Novel Thoughts: The Gospel According to Coco Chanel

Biography is unwieldy. It requires of the writer a certain amount both of subjectivity and objectivity, and that balance can be difficult to strike. For a writer to successfully accomplish the feat that is relating someone else’s life story, he or she must possess a certain level of ardour and incredulity. In The Gospel According to Coco Chanel, Karen Karbo has masterfully managed to relate the story of one of the most sought-after and coveted fashion icons of all time while avoiding the pitfalls of incrimination and idolization.

As per the title, Karbo’s book relates not only the facts of Chanel’s life, her loves, her losses, her idiosyncrasies, but also her philosophies, her business practices, and her overall sense of self-entitlement. Karbo makes no attempt to portray Chanel as more endearing on the page than she was in real life. Chanel was Chanel, and we as readers are invited to take her or leave her. You’ll probably want to take her.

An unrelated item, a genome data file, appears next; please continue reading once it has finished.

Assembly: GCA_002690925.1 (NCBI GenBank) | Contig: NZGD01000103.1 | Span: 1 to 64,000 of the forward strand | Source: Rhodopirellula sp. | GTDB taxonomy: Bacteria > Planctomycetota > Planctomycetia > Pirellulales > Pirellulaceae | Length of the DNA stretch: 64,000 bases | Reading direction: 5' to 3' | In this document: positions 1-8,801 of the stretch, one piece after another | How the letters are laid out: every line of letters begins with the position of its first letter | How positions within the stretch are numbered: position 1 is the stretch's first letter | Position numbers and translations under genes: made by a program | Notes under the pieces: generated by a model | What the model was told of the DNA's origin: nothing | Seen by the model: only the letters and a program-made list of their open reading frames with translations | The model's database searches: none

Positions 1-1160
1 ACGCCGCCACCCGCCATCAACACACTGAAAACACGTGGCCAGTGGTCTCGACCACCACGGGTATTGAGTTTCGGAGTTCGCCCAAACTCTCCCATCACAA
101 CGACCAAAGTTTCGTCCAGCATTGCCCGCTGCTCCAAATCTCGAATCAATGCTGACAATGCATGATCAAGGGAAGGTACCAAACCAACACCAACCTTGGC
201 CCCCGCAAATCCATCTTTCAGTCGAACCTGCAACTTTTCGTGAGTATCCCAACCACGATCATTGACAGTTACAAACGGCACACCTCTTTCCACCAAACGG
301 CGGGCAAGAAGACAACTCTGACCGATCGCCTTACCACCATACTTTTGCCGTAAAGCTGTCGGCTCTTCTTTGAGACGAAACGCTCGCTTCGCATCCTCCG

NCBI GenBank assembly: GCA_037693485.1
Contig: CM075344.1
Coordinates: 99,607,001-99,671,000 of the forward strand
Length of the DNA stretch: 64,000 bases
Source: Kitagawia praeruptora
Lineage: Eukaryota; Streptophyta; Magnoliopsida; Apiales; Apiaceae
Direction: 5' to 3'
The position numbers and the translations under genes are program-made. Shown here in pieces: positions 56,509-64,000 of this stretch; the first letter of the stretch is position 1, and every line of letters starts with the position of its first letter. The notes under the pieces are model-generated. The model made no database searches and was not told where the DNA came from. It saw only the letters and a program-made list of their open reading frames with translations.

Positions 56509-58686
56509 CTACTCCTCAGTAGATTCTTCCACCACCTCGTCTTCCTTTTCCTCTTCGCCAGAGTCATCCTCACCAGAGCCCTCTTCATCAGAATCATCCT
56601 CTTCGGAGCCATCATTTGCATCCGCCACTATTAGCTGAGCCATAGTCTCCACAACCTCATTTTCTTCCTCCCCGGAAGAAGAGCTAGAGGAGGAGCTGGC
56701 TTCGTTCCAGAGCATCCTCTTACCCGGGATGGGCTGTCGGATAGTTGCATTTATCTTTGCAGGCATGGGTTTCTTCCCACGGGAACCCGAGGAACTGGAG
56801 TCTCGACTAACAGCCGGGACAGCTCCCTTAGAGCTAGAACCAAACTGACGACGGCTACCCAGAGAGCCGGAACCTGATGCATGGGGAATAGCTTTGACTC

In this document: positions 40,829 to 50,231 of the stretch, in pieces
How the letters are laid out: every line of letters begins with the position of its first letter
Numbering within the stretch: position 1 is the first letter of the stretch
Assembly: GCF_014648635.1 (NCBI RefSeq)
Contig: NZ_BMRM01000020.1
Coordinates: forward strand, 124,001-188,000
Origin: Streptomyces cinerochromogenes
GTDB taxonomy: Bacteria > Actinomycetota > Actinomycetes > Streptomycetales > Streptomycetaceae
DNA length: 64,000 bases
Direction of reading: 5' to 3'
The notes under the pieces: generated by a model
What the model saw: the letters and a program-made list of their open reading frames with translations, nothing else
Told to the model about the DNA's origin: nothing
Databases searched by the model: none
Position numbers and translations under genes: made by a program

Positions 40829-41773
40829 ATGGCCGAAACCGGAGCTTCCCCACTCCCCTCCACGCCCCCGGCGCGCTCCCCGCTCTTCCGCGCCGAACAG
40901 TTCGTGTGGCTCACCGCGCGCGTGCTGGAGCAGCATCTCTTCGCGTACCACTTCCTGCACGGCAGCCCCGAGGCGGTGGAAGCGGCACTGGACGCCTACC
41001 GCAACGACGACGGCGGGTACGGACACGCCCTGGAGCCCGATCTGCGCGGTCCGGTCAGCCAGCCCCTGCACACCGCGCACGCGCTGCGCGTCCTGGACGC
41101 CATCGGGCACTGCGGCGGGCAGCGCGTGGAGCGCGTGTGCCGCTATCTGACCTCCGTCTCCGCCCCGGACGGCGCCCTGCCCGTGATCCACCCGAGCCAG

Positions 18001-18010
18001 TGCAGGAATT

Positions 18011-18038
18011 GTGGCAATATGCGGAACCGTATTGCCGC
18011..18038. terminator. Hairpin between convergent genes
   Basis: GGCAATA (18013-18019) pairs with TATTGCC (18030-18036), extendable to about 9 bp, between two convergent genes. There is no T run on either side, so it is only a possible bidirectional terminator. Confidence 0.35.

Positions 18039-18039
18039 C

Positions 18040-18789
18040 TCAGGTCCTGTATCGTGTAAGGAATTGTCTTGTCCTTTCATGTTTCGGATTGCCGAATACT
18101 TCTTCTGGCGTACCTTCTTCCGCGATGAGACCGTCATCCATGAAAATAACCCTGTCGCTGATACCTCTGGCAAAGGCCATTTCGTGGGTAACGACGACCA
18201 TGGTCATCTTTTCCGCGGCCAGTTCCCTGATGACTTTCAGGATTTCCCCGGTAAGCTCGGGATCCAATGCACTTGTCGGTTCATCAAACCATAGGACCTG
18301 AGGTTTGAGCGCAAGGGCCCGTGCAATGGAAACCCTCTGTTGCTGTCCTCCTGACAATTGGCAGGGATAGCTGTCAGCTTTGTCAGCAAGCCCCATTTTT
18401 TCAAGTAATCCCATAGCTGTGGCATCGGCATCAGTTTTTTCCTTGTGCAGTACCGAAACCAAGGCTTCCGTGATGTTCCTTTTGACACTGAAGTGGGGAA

Karbo’s tone is conversational but removed. Her voice invites readers to be as frustrated with the subject as we want to be, while latently reminding us of Chanel’s importance. We may not agree with her life choices. We may be exasperated with the incongruous vignettes that are her life story. But in the end, fascination trumps indignation.

Every story, life or otherwise, is multifaceted, and Chanel’s is no different. Arguably she never told the same story of herself twice. At least not for long. Karbo confronts these inaccuracies head-on. She is careful to ensure that her readers understand the tenuous nature of the story of Chanel, as told both by her and other people. By using this voice and making herself seem just as suspicious of the story’s accuracy as her readers are, Karbo builds credibility for herself in the mind of the reader.

The Gospel According to Coco Chanel is biography done well. It is the story of Chanel told creatively in a way that is entertaining and informative. Karbo relates the facts inasmuch as we can know them, but she does so with wit and humor, simultaneously exposing Chanel’s humanity and genius.

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2 Comments on “Novel Thoughts: The Gospel According to Coco Chanel”

  1. Kimberly Watson says:

    I read this book over the summer and enjoyed it as well.


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